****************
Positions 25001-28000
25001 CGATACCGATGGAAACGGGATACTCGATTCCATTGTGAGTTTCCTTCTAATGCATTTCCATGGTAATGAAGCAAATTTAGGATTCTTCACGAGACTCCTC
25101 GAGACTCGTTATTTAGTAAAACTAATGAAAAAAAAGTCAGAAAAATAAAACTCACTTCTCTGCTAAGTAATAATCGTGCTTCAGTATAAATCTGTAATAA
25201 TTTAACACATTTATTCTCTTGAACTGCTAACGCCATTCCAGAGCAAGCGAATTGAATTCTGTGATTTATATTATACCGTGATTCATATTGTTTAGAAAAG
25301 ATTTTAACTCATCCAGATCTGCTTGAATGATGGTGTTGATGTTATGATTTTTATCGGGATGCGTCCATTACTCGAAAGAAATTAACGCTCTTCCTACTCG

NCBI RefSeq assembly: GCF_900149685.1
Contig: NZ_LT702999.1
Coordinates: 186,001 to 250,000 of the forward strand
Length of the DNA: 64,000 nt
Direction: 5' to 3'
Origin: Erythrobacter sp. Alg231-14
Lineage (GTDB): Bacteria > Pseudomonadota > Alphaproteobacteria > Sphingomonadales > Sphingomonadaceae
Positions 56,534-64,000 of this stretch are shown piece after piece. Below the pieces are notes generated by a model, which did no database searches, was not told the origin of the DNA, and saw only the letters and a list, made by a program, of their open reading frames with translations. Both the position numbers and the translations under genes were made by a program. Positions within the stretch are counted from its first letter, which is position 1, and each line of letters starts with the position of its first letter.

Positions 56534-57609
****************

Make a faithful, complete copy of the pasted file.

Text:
Positions 25001-28000
25001 CGATACCGATGGAAACGGGATACTCGATTCCATTGTGAGTTTCCTTCTAATGCATTTCCATGGTAATGAAGCAAATTTAGGATTCTTCACGAGACTCCTC
25101 GAGACTCGTTATTTAGTAAAACTAATGAAAAAAAAGTCAGAAAAATAAAACTCACTTCTCTGCTAAGTAATAATCGTGCTTCAGTATAAATCTGTAATAA
25201 TTTAACACATTTATTCTCTTGAACTGCTAACGCCATTCCAGAGCAAGCGAATTGAATTCTGTGATTTATATTATACCGTGATTCATATTGTTTAGAAAAG
25301 ATTTTAACTCATCCAGATCTGCTTGAATGATGGTGTTGATGTTATGATTTTTATCGGGATGCGTCCATTACTCGAAAGAAATTAACGCTCTTCCTACTCG

NCBI RefSeq assembly: GCF_900149685.1
Contig: NZ_LT702999.1
Coordinates: 186,001 to 250,000 of the forward strand
Length of the DNA: 64,000 nt
Direction: 5' to 3'
Origin: Erythrobacter sp. Alg231-14
Lineage (GTDB): Bacteria > Pseudomonadota > Alphaproteobacteria > Sphingomonadales > Sphingomonadaceae
Positions 56,534-64,000 of this stretch are shown piece after piece. Below the pieces are notes generated by a model, which did no database searches, was not told the origin of the DNA, and saw only the letters and a list, made by a program, of their open reading frames with translations. Both the position numbers and the translations under genes were made by a program. Positions within the stretch are counted from its first letter, which is position 1, and each line of letters starts with the position of its first letter.

Positions 56534-57609